Detective Jack Alden (Jeff Horbick, voiced by J. Paul Deloy) and his partner, Mike Fulton (Walter Cox), are regular patrons at the Metro – but when the talent start showing up dead, they become embroiled in a race against time to find the black-gloved killer. Chief among the suspects is the club’s owner, Tony Penter (Shabba Doo from Breakin’ (1984)), and Kaycha – the dynamite star of the joint (Smith Wordes) and Jack’s new girlfriend.
Casey’s primary challenge with the film lays with Horbick, as Cox explains:
“They were butting heads about the long hours and the use of weapons. There was a scene where Jeff was being attacked by someone with a nail gun, and they were using a REAL nail gun! He was a bit freaked out at how close the shots were and Kimberley basically called him a pussy and that was the beginning of the war! He was super difficult after that and eventually, when we went back to L.A. locations, he basically quit the production. I think they had a couple of shots left with him and they used a body double.”
“She was always nice to me, so I don’t have anything bad to say about her. She was doing the best she could with what she had to work with. No food budget; long hours; sharing rooms at a cheap motel. It was crazy. I was loving it, especially as I was a new father and I could actually sleep through the night for a week [laughs].”
Falling some way short of being a lost classic, Deadly Dancer is nevertheless an engaging discovery. In terms of narrative, there’s a handful of nonsensical turns, and Deloy’s ill-fitting tones have the propensity to be a distraction. Still, the cinematography from Marshall Adams and Vojislav Mikulic – who both went on to serve time in Hollywood – shows a degree of style during the well-lit routines, and they’re backed by a foot-tapping roster of mullet-headed AOR on the soundtrack. The final third thrills with some genuine intrigue and a handful of competently staged stunt sequences by the legendary Bob Ivy, which certainly go a long way masking the budgetary constraints that hamper most of the AIP catalogue.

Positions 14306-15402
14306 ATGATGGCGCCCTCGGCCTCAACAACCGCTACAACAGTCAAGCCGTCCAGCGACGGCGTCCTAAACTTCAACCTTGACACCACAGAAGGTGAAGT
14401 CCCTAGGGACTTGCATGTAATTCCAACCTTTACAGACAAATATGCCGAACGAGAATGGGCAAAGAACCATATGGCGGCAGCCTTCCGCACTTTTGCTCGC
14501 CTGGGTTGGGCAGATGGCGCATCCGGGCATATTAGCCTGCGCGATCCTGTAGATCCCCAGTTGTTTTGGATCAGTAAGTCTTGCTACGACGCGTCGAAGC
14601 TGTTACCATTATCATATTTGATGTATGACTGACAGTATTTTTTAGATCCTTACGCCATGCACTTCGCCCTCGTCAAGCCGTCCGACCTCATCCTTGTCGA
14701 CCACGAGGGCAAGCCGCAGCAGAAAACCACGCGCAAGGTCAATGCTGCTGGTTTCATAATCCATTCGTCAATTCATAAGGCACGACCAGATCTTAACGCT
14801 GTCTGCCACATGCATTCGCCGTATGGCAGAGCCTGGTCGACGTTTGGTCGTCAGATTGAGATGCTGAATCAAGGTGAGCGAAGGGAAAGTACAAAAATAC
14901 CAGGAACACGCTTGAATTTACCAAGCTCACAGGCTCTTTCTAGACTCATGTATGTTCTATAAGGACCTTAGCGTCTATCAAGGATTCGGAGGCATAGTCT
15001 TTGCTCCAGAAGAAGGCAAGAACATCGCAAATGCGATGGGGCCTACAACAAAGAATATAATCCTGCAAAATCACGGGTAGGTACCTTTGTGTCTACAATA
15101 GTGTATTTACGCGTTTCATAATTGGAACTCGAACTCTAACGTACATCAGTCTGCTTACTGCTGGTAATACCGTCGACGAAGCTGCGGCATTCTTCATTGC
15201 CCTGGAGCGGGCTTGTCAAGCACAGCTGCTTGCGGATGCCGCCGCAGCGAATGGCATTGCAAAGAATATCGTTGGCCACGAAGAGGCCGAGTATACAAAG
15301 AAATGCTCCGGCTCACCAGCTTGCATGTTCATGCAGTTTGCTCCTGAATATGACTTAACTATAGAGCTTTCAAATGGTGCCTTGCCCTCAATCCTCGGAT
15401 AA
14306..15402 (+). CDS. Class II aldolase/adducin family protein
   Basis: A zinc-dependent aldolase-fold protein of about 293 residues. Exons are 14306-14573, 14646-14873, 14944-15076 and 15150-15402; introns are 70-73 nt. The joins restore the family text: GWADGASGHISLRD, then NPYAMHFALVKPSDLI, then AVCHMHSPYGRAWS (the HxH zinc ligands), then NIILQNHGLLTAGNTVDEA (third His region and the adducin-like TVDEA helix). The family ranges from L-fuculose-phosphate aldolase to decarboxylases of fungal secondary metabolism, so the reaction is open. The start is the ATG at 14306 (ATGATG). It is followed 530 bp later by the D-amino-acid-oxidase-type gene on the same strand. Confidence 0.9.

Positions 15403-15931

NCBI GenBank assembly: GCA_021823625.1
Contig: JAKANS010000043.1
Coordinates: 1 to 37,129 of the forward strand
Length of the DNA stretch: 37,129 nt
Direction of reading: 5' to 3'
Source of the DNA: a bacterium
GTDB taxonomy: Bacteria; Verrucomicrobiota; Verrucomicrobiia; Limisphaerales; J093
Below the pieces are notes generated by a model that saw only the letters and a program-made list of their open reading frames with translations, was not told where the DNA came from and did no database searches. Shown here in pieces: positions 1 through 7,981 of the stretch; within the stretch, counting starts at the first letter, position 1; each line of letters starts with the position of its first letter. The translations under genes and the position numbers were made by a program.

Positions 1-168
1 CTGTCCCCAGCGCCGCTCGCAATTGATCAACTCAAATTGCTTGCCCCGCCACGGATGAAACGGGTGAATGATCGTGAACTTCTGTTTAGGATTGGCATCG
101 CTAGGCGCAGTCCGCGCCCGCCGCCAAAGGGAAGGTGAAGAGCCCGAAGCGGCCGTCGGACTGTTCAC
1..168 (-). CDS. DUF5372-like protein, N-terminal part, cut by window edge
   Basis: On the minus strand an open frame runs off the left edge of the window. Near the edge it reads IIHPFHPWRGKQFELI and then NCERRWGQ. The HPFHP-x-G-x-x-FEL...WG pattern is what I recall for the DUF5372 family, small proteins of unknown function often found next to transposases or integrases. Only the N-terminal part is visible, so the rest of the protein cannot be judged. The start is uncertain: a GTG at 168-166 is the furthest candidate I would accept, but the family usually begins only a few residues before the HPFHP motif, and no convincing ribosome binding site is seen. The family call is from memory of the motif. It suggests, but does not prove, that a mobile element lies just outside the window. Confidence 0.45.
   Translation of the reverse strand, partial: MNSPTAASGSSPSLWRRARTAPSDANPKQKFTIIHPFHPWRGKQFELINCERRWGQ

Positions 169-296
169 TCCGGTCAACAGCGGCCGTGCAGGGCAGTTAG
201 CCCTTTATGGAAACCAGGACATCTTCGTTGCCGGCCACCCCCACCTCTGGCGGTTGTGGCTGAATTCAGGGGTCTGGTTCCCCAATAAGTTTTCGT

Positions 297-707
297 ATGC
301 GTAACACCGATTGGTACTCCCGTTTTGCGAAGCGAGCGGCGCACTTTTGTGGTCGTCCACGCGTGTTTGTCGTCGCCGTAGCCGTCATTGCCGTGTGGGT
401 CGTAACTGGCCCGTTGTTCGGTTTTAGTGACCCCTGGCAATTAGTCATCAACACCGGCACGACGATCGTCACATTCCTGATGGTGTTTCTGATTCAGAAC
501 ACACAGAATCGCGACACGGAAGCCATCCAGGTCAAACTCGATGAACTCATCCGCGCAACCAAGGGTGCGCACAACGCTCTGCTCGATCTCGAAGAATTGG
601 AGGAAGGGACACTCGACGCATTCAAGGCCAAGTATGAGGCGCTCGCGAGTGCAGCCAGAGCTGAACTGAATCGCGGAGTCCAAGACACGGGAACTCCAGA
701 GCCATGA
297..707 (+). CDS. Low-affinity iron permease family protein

“They cranked them out monthly of course,” adds Cox. “I’m sure they made a fortune! As you know, it was a company founded by David Winters from the original West Side Story (1961). Winters was extremely overweight by this time. He was the classic Hollywood producer type. A mustard coloured Rolls Royce, a bimbo on his arm at all times, and a fat cigar in his mouth. Classic! [laughs]”
Shot in 1988 and released on VHS in September 1990, chances are that Deadly Dancer was held back to capitalise on Shabba Doo headlining Yoram Globus’ Lambada (1990). The hip-hop pioneer gets top billing here; in reality it’s more of an extended cameo. Certainly AIP felt there was a few quid to be had from the fleeting cinematic dance trend, which is probably more notable for ex-Cannon head Menahem Golan facing off against his former colleague with Lambada: The Forbidden Dance (1990), which landed in the multiplex on the same day as Globus’ namesake. Lawsuits ensued – and, ironically, Deadly Dancer wound up the more profitable of the three.